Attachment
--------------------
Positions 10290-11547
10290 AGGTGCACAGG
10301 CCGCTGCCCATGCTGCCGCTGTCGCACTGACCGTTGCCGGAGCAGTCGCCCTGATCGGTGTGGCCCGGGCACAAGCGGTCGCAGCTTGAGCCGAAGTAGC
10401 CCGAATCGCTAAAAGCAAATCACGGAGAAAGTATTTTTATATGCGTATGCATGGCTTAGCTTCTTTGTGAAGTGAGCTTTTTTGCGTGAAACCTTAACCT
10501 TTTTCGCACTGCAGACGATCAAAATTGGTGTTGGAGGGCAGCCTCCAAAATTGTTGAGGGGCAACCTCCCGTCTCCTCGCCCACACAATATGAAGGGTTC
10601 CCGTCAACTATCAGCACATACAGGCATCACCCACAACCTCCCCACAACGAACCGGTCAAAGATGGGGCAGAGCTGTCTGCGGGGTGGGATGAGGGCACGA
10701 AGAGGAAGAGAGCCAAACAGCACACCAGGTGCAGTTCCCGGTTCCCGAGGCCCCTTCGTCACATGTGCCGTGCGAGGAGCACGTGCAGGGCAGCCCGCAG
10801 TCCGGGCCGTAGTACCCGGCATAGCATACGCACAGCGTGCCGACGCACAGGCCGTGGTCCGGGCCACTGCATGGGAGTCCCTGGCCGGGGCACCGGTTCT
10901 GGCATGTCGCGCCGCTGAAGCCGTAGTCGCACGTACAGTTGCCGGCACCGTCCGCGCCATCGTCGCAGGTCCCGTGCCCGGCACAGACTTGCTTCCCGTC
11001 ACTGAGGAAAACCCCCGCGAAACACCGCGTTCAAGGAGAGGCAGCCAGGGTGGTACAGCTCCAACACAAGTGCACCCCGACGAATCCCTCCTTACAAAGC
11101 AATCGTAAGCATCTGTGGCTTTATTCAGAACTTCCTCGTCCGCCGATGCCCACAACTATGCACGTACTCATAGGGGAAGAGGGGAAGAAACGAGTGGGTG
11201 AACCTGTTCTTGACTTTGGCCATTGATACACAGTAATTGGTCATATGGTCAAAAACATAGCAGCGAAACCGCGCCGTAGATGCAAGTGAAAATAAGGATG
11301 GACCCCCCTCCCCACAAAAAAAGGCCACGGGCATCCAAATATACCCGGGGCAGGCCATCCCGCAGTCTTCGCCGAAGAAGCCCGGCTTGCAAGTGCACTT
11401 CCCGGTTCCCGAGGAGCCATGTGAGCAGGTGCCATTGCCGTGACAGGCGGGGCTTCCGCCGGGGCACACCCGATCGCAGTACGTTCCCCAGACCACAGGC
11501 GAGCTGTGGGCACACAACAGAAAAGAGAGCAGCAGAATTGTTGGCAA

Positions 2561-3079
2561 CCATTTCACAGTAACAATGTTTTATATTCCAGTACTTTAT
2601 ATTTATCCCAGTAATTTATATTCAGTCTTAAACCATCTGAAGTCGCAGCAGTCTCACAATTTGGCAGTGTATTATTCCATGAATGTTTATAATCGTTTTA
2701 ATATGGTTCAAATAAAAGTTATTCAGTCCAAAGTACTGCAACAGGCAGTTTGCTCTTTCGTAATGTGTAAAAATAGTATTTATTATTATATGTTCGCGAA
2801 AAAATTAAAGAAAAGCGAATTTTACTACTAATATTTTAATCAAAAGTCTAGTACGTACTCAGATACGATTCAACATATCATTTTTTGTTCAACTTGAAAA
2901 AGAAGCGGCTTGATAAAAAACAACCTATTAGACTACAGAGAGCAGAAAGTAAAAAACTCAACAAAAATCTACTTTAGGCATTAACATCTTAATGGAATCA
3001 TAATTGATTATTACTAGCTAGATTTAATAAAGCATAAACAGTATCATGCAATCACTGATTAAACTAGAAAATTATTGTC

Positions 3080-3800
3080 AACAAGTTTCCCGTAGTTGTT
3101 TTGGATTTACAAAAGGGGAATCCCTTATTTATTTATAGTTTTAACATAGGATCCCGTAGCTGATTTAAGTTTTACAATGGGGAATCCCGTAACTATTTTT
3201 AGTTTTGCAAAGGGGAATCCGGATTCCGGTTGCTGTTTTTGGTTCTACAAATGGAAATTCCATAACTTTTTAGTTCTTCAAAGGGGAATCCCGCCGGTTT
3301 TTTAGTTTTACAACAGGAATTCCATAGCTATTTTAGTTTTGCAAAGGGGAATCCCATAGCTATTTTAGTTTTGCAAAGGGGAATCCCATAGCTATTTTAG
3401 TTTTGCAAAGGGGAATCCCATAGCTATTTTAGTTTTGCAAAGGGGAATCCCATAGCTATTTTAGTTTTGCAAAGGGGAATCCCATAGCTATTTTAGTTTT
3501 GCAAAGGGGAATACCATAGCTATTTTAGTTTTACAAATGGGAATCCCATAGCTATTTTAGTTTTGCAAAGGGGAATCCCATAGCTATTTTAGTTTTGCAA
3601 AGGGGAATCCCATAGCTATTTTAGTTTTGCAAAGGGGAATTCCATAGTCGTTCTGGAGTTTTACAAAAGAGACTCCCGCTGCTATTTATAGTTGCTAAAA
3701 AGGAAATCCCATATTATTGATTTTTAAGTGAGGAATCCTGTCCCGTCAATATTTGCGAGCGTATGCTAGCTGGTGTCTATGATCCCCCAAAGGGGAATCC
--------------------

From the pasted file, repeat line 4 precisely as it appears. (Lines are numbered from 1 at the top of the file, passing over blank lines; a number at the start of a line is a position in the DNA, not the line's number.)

10401 CCGAATCGCTAAAAGCAAATCACGGAGAAAGTATTTTTATATGCGTATGCATGGCTTAGCTTCTTTGTGAAGTGAGCTTTTTTGCGTGAAACCTTAACCT